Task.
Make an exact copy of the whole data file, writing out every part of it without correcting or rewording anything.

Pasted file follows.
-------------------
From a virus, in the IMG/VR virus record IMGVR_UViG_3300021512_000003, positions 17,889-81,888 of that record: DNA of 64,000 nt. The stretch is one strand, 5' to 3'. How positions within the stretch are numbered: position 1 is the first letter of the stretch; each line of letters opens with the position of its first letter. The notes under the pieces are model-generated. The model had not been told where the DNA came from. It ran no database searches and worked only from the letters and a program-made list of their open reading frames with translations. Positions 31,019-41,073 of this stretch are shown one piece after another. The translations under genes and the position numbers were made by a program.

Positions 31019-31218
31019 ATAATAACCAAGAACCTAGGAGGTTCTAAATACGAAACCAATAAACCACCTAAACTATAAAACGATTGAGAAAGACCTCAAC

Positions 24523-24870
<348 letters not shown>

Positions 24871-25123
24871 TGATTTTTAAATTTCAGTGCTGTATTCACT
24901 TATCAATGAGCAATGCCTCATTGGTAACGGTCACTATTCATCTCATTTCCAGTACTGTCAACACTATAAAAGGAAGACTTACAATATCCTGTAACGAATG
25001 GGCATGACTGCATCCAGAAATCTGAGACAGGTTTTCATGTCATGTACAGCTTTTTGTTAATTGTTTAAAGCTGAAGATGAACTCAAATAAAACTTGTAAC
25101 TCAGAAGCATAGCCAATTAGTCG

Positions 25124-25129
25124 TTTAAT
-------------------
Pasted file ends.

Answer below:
From a virus, in the IMG/VR virus record IMGVR_UViG_3300021512_000003, positions 17,889-81,888 of that record: DNA of 64,000 nt. The stretch is one strand, 5' to 3'. How positions within the stretch are numbered: position 1 is the first letter of the stretch; each line of letters opens with the position of its first letter. The notes under the pieces are model-generated. The model had not been told where the DNA came from. It ran no database searches and worked only from the letters and a program-made list of their open reading frames with translations. Positions 31,019-41,073 of this stretch are shown one piece after another. The translations under genes and the position numbers were made by a program.

Positions 31019-31218
31019 ATAATAACCAAGAACCTAGGAGGTTCTAAATACGAAACCAATAAACCACCTAAACTATAAAACGATTGAGAAAGACCTCAAC

Positions 24523-24870
<348 letters not shown>

Positions 24871-25123
24871 TGATTTTTAAATTTCAGTGCTGTATTCACT
24901 TATCAATGAGCAATGCCTCATTGGTAACGGTCACTATTCATCTCATTTCCAGTACTGTCAACACTATAAAAGGAAGACTTACAATATCCTGTAACGAATG
25001 GGCATGACTGCATCCAGAAATCTGAGACAGGTTTTCATGTCATGTACAGCTTTTTGTTAATTGTTTAAAGCTGAAGATGAACTCAAATAAAACTTGTAAC
25101 TCAGAAGCATAGCCAATTAGTCG

Positions 25124-25129
25124 TTTAAT